As a young man Corot, like all other artists, heads to Rome. Artists had been going to Rome since the Renaissance to build their resume, find inspiration, and study art. At the Louvre Valenciennes advised painters to go out to study the landscape. Study the geology, the flora, the architecture and study it in Italy. French, Germans, Americans, and English artists were all Italy bound. Michallon had studied under Valenciennes and Corot had studied under Michallon. They painted the same subjects.
Example 1 presents Valenciennes’ oil sketch of the Coliseum. He relies on earth tones, architecture, a bright sky and a distant sacred mountain. Examples 2 and 3 present two of Corot’s paintings from 1826. Like Valenciennes’ earlier work they are small studies in oil on board, 7 inches by 9 or 11 inches. These works are for personal experience and collecting evidence for later use in larger exhibition paintings. Occasionally these studies are brought to a high degree of finish. Some artists (Germans especially) are more precise in their approach and begin with a careful drawing which they color in from the top down. Others like Corot sketch more loosely and paint all at once to build a unified tone.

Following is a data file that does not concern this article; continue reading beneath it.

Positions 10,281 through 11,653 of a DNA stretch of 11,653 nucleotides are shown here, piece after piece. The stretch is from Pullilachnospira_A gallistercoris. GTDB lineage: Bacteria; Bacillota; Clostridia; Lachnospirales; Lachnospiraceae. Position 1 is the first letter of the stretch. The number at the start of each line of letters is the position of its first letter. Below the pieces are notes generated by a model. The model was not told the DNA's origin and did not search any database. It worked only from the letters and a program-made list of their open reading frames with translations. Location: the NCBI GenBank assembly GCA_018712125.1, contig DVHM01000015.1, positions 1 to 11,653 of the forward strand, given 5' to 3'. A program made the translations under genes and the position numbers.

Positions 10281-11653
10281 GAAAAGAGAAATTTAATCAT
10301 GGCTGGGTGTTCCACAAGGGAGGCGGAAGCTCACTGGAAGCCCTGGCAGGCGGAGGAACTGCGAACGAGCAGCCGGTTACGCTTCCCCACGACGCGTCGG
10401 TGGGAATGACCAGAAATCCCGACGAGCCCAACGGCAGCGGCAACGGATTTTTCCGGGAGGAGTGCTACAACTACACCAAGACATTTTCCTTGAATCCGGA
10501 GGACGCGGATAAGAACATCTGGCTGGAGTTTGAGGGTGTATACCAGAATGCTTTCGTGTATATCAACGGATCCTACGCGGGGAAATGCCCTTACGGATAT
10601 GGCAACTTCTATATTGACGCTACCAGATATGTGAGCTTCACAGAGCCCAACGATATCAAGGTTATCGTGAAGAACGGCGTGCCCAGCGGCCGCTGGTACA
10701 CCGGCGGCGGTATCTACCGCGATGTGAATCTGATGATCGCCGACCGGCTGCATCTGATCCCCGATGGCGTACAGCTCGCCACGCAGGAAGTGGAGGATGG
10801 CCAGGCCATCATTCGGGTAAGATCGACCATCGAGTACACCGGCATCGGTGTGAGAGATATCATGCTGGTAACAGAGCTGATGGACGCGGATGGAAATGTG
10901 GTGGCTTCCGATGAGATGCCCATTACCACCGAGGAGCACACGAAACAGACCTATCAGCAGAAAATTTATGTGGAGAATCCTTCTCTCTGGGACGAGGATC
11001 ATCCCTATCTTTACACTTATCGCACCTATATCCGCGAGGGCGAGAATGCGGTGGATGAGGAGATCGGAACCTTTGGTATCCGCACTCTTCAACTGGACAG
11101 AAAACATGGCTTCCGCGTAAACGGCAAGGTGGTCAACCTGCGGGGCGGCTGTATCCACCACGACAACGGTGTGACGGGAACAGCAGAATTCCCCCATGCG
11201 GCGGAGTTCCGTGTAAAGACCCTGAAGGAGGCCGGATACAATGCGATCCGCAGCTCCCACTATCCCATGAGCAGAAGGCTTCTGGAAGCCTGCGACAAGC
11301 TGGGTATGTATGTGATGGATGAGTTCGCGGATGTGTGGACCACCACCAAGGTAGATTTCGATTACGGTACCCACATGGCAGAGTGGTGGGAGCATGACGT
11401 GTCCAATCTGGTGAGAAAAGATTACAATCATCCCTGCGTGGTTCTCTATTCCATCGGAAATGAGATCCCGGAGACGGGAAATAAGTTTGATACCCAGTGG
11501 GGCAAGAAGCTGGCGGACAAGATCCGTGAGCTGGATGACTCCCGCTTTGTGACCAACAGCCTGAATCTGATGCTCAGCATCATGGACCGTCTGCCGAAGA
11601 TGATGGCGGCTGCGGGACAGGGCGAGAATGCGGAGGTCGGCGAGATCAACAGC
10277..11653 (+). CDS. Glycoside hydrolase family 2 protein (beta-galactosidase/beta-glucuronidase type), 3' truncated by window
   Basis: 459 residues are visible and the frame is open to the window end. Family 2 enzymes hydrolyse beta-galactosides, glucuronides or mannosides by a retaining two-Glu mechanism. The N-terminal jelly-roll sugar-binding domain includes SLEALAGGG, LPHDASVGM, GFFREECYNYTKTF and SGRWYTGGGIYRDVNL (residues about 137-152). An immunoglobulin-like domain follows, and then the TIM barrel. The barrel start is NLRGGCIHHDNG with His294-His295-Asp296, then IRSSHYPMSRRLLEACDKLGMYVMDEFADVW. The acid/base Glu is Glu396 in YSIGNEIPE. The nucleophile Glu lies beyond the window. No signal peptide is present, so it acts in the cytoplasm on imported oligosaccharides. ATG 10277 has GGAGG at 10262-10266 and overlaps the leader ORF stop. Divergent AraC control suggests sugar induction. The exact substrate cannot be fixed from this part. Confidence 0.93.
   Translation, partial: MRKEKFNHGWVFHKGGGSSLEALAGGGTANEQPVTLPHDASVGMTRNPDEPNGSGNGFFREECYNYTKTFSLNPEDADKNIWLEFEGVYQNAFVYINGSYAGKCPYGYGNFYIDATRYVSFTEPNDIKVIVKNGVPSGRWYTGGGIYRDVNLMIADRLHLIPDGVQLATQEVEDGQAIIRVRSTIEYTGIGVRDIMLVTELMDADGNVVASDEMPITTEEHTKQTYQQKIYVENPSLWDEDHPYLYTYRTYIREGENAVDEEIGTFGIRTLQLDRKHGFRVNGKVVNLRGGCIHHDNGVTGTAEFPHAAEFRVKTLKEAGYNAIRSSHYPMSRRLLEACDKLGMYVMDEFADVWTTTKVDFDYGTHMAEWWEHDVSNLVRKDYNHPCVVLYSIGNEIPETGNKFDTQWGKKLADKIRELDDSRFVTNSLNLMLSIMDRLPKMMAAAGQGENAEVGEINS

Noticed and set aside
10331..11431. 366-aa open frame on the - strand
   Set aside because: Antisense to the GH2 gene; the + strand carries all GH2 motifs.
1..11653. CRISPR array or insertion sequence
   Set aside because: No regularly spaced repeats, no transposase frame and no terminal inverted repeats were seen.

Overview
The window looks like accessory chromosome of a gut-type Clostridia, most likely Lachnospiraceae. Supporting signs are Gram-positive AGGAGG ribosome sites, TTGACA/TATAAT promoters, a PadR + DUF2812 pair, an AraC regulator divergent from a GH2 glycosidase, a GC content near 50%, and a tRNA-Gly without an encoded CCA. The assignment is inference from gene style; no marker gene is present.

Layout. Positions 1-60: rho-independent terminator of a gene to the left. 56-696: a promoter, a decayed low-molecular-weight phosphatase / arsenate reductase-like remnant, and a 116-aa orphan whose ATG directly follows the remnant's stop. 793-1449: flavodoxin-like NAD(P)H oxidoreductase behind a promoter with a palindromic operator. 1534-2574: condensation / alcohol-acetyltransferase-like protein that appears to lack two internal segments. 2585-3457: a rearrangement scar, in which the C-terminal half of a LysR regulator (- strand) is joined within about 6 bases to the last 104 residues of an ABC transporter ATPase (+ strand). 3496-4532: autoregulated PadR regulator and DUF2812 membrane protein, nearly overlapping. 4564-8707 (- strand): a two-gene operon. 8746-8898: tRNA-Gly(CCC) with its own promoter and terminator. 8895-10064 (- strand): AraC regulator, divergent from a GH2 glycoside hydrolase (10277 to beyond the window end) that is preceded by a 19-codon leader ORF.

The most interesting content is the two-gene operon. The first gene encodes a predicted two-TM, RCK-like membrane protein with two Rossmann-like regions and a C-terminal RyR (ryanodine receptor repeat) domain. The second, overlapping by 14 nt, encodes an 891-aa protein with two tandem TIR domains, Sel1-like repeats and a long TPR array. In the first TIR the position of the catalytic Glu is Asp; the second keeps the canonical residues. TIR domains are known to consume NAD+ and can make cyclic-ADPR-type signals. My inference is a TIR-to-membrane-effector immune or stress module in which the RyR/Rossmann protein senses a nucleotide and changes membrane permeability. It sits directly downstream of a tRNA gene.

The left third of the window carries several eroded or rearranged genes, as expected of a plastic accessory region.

I will reprise an example of their process and palette. I begin with a small canvas 18×18 which is larger than they would consider. And, I begin on top of older painting whose tone suits my project (example 4). They painted over unsatisfactory works as well. My subject was well known to the traveling artists of their time, Herculaneum in Naples. The mountain behind is Vesuvius. When it blew in 79 AD it blanketed both Herculaneum and Pompeii. I start cutting in the horizon, the shape of the silhouette of the tenements of Naples (example 5). Next, I develop shapes within the larger shapes. Big shapes first, smaller shapes later. I am working from the top down following a common approach for 1826 (example 6). In the last step I have brought my architecture and trees down to the ground plane( bottom of the picture) and, I have begun variegating the light on the sides of buildings and the light on the foliage (example 7). Notice that some of the original underpainting’s colors, stains and effects are still showing through augmenting the theme of the new overlaying painting.